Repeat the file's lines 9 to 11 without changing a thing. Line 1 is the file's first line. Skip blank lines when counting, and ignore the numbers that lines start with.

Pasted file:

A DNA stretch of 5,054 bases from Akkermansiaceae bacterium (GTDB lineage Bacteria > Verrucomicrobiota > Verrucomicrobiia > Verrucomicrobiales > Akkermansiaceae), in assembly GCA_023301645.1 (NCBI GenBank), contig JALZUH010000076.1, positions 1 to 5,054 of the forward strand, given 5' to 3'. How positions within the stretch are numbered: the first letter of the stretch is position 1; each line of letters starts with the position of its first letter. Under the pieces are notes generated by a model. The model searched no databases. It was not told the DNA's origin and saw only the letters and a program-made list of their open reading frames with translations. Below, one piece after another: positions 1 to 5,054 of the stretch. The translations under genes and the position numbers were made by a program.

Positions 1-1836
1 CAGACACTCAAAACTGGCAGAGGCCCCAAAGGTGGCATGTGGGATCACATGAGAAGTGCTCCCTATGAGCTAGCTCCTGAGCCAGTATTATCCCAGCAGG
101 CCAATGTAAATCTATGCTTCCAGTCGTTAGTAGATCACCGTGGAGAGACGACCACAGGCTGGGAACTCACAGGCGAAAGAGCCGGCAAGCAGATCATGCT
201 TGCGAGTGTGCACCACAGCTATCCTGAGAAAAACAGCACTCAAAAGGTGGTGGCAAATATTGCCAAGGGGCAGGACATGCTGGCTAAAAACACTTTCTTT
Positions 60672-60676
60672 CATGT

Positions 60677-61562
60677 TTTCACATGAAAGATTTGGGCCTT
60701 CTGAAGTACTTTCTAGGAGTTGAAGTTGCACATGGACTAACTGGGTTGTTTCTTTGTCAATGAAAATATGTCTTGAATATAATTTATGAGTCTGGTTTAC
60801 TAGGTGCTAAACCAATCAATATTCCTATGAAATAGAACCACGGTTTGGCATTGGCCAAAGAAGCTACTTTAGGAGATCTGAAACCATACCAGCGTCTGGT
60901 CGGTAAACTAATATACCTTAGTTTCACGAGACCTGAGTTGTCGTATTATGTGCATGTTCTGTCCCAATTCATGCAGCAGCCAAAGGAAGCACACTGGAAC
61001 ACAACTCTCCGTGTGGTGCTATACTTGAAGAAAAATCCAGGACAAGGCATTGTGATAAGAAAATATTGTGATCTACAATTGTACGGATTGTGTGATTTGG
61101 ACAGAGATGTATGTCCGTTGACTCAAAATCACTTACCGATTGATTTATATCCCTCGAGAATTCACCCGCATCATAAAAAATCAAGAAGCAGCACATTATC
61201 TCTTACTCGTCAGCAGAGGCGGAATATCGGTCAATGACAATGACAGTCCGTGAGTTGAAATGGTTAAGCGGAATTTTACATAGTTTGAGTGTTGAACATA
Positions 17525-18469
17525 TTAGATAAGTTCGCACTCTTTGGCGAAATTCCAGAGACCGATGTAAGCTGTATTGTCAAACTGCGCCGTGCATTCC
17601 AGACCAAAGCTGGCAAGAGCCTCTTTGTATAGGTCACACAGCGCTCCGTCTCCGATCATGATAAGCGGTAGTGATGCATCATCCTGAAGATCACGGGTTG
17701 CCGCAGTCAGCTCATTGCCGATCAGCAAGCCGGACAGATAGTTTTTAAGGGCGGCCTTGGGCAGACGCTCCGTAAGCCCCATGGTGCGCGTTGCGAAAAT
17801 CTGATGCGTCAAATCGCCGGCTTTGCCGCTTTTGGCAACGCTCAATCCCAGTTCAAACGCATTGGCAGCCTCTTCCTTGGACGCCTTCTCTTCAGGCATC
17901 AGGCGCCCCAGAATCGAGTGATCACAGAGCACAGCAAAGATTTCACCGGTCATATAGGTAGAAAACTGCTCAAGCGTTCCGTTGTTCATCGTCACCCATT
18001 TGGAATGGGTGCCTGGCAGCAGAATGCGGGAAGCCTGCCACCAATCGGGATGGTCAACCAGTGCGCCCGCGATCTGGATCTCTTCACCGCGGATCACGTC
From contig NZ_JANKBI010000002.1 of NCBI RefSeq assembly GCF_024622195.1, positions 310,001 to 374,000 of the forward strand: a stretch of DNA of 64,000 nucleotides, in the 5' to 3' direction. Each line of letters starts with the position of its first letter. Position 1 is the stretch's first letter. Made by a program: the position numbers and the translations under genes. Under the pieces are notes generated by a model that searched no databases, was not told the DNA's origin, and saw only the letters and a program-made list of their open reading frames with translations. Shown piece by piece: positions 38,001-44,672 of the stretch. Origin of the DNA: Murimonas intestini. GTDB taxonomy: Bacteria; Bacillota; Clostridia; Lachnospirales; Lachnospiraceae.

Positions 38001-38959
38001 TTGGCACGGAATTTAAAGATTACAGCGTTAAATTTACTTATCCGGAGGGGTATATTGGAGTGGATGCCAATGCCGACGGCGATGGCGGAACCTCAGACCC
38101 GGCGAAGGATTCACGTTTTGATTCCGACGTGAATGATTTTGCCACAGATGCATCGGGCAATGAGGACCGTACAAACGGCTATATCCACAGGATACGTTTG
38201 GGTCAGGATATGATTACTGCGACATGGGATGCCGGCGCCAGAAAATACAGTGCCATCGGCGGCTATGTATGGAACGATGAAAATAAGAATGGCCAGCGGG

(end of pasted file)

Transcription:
60677 TTTCACATGAAAGATTTGGGCCTT
60701 CTGAAGTACTTTCTAGGAGTTGAAGTTGCACATGGACTAACTGGGTTGTTTCTTTGTCAATGAAAATATGTCTTGAATATAATTTATGAGTCTGGTTTAC
60801 TAGGTGCTAAACCAATCAATATTCCTATGAAATAGAACCACGGTTTGGCATTGGCCAAAGAAGCTACTTTAGGAGATCTGAAACCATACCAGCGTCTGGT